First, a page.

4. Using “childhood” loosely, particularly appropriate in my case:

    The rich smell of ripe peaches compensating for the peach fuzz from hours of New Jersey summer New Jersey truck farm work, getting into your skin like blown fiberglass and requiring an hour scrubbing in the shower to remove.

    The smell of gasoline fumes, in this case clear, white Amoco high octane premium being proudly pumped into a 1955 Ford with a recently installed replacement 1958 Mercury V-8 engine, creating the illusion of providing pure food for your baby, ready to give you a 110 mph ride on the Tappan Zee Bridge that it could easily do at 1 p.m. in the morning, when you could see any looming threats from either direction in the bright bridge lights.

  5. The smell of the chicken coop at my uncle’s suburban Chicago home. This was in the 50s. I have a feeling today chickens would be frowned upon.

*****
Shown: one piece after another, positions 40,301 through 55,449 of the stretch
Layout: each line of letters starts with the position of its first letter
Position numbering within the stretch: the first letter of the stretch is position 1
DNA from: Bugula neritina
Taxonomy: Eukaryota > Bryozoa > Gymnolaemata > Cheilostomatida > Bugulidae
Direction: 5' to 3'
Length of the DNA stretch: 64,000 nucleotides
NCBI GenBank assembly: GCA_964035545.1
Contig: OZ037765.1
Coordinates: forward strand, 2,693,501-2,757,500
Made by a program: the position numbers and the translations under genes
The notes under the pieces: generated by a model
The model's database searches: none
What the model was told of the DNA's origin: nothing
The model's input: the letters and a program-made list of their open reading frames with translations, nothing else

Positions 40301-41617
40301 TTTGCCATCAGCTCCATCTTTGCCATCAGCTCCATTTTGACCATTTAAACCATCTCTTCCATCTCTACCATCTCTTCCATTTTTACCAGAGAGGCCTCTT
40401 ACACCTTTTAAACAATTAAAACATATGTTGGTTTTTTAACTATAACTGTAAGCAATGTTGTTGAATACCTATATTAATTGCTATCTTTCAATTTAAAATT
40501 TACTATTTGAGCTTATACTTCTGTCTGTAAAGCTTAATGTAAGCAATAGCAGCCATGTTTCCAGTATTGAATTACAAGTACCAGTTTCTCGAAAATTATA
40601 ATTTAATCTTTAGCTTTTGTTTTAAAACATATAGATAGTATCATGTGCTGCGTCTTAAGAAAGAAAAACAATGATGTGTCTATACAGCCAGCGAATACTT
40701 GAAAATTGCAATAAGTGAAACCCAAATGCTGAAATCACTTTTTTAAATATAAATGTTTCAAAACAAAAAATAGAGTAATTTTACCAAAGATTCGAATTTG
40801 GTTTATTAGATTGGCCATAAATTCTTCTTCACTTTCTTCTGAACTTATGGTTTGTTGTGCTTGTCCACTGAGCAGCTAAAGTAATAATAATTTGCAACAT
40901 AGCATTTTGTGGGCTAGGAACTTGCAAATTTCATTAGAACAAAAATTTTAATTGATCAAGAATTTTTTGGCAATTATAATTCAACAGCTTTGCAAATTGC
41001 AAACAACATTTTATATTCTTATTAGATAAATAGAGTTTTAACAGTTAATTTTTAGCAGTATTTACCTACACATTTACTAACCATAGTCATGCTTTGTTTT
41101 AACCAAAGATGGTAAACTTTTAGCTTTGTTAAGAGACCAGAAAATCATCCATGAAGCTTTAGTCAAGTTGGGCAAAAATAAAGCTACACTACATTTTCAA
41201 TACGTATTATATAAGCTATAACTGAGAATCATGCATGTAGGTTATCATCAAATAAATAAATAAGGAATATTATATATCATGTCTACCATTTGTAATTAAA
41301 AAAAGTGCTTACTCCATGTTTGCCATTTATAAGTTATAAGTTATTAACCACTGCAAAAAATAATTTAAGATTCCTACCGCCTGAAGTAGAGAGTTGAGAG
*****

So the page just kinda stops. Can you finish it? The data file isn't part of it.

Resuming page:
And the smell of the horsehair seats in an old Army Jeep that my dad bought to use to level the backyard. At one point the Jeep must have been submerged. Definitely an unforgettable aroma. Just like the chicken coop’s.

  6. The rich, loamy smell spiked with the sharpness of ammonia in a stable full of horses, all standing with their noses to the bars waiting for fresh straw beneath them and fresh oats in their feed trough. I loved my time spent working in the stable in exchange for the opportunity to ride.

  7. The aroma of hot biscuits, sausage, and gravy coming from my grandmother’s kitchen early on a summer morning. My nose must have been insensitive to the smell of scrambled eggs, which I considered something I had to get through to get to the good things on my plate.